Public Lab Research note

Working Oil Testing Event Guide

by stevie | August 13, 2014 22:04 13 Aug 22:04 | #11046 | #11046

This post is a working document on the developing Oil Testing Kit Event Guide. I expect it to change and adapt as we refine our techniques. Please post comments and feedback. This is the event structure we followed for the Oil Testing Event on 7/31/14.

Oil Testing Exploration Event

Resources Needed:

  • 4 long tables and a chairs
  • 4 Computers
  • 3 Working specs to attach to the computers with enclosing boxes (what you can fit the spec and your sample in to scan it in a dark space, make a hole for the laser to go through) (These can also be cell phone specs)
  • 10 or so collection bottles (pre filled with mineral oil)
  • stickers to label your samples
  • swabs for the samples
  • 4-5 uv lasers
  • markers and pens
  • sticky notes
  • 4 poster boards
  • gloves
  • paper towels
  • a camera (to document)
  • news paper (to protect your table)
  • bio jar
  • paper research notes
  • ***If you want to make available for people to work on developing their own spec designs you will need materials such as: scissors, exacto knives, glue, tape, a plastic board to cut on and chip board. (we had these materials but found that everyone was more interested in working with the existing specs)

Setting up the event:

Setting up the room:

1) Line up the four tables with room for people to work on either side of them. Put up a poster board behind each table with the words “Notes, Questions and Ideas” and label them in order additionally with: Construct, Collect, Scan, Compare. 2) Put post-its, markers and pens on each table. 3) Put copies of the hand written research notes on each table for people to include more in depth information on what they explored. 4) Put a few chairs around each table (some people do prefer to stand and work especially around the first table).

Set up the 4 tables:


Table 1: This is where people can work to construct a spectrometer. This is where you would have your construction materials set out and any spec kits you have that can be assembled (cell phone or desktop). This is also where I had a spec kit laid out in order of how you would put it together showing each stage of construction (with the folded part already folded etc.).


Table 2: This is where you prepare your samples. The sample preparation table has the following materials: 10 or so collection bottles (pre-filled with mineral oil), stickers to label your samples, swabs for the samples, bio jar, gloves, paper towels, newspaper (to protect your table), a UV laser, optional samples that are already prepared.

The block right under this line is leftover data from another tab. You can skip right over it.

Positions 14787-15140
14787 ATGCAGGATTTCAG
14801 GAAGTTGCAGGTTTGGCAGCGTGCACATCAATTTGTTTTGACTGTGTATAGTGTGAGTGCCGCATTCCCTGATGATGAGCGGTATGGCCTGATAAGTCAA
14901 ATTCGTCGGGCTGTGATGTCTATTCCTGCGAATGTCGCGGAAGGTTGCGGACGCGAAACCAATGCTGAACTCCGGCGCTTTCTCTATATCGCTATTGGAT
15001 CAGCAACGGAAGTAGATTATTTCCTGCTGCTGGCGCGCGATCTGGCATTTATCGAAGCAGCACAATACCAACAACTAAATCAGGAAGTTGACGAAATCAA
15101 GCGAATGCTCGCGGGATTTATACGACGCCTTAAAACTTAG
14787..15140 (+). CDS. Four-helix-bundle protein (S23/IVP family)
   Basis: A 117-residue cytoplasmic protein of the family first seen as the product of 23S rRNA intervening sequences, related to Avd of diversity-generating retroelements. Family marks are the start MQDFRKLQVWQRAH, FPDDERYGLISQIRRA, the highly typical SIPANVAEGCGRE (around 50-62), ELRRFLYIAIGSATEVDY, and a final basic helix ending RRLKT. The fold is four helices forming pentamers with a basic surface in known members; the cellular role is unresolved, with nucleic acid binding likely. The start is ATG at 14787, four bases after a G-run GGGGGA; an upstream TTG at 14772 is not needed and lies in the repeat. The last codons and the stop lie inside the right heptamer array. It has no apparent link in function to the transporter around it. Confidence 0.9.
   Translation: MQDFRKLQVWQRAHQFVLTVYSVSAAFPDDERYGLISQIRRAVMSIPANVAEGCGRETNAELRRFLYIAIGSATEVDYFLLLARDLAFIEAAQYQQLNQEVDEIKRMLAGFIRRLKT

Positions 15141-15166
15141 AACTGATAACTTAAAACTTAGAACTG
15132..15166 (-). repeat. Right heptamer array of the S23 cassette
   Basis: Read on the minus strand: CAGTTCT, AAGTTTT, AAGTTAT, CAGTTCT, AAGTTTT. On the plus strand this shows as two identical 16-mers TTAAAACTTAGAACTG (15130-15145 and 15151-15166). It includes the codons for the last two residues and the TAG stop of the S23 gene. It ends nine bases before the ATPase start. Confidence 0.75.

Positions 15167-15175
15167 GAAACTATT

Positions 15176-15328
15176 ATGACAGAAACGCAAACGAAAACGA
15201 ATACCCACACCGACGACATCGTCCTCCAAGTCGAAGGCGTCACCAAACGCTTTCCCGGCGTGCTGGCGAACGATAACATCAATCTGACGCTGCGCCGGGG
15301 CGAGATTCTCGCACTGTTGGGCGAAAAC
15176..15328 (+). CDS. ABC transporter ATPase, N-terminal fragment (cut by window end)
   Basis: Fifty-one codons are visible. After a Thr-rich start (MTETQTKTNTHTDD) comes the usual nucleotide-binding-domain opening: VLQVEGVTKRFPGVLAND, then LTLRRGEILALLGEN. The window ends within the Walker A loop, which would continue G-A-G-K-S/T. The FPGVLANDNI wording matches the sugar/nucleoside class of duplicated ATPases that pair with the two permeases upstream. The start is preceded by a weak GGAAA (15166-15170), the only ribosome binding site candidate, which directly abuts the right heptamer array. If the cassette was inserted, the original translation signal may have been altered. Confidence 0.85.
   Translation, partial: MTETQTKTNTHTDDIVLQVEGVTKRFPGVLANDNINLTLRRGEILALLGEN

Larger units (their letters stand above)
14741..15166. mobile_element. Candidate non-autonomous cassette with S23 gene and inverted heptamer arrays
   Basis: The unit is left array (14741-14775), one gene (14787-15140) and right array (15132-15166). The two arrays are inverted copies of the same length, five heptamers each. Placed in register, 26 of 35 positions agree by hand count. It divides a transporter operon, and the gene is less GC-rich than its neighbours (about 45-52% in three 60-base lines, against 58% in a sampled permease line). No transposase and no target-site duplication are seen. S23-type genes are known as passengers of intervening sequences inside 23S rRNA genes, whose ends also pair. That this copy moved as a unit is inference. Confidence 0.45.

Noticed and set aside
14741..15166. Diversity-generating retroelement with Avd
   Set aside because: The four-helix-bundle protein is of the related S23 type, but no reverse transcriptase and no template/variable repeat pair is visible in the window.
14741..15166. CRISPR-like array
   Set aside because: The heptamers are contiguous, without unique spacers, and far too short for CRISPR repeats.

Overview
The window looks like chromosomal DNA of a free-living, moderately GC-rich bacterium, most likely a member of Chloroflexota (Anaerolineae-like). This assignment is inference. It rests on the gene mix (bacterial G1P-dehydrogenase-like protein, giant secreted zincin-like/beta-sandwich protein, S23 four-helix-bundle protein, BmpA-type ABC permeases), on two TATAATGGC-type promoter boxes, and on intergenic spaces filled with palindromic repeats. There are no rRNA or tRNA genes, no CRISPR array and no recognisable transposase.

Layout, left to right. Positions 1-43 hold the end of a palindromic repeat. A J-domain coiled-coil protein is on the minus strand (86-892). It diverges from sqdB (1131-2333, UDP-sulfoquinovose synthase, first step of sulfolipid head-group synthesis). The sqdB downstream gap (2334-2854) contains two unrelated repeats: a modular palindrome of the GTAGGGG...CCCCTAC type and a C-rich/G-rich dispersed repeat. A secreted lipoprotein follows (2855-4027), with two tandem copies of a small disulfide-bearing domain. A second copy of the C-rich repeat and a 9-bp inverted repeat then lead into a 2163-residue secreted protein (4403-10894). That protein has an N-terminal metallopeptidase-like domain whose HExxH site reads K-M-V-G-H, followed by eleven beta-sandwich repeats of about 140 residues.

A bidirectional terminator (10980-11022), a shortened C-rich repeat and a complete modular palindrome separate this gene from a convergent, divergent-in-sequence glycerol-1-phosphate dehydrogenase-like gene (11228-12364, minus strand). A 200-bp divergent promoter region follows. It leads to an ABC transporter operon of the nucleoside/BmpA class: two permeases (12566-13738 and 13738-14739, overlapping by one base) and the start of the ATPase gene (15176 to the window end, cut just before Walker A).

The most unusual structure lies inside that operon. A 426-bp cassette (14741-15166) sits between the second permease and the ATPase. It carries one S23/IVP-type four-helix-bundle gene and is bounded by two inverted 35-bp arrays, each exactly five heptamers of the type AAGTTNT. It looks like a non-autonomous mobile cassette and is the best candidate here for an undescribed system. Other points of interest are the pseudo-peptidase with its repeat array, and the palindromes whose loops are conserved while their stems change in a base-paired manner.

Table 3: This is where you can scan your samples. Set up two computers on this table with two built spectrometers and boxes to scan. Get them logged on to spectral workbench.


Table 4: This is where people can compare samples. This table is similar to the previous one, people can scan them and compare them at this table. (We generally found that the computers and scanning took up a good bit of space so people did both steps at both of these tables.)


Event Structure:

Introduce the Event: 1) Introduce yourself, why you are interested in this project and a little bit about Public Lab. 2) Emphasise that the tools, technology and event structure is currently being developed and that the outcomes of this event are to explore all three and make them better. 4) Identify that we will walk through how you would do this at each stage together and then people can break off and work on pieces of it they find most interesting, this will allow for people to really delve into the different aspects of the project. 5) Highlight the posters, markers and sticky pads available for people to put up their questions, comments, ideas and things they explored while they were there.

Walk through the stages of the process: (a more thorough walk through can be found on this page) 1) At the first table you can explain a little bit about spectrometry, how you can use it to identify samples. 2) Walk through how you would build a spectrometer with your layed out version. 3) At the Second table, walk through how you would prepare a sample (you can demonstrate this). 4) Use the laser to test if your sample is floressing, if it needs to be diluted or made stronger etc. 5) At the third table, show how you would scan a sample. 6) Point out tools on spectral workbench, the flip and the compare functions especially.

Jump in:

Invite people to pick a table, a part in the process they are most interested in and delve into that they find on it. Remind them to experiment, take notes on the poster board and on their research notes and to have a good time! Don’t forget to take pictures. They help with documenting your event and the processes.


Go over what people are exploring, review with everyone what people have posted on the boards or wrote on their research notes. Allow people to take the notes with them if they want to do an online write up, but be sure to photograph them first just in case! Be sure to thank everyone for coming and invite them to your next event!

After your event:

Take pictures of the posters. Scan in the hand written research notes that you collected. Document what you explored in your event in a Public Lab Research Note include your pictures. Don’t forget to tag it with the tags: #spectrometer, #workshop, #oil-response-toolkit, #oil-testing-kit

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People who did this (2)


Great start -- what about paper research notes?

I was thinking it'd be neat to show the four tables in a diagram, kind of:


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Sure, I can add that in there.

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re-created this excellent note as a wiki page for collaborative editing and development:

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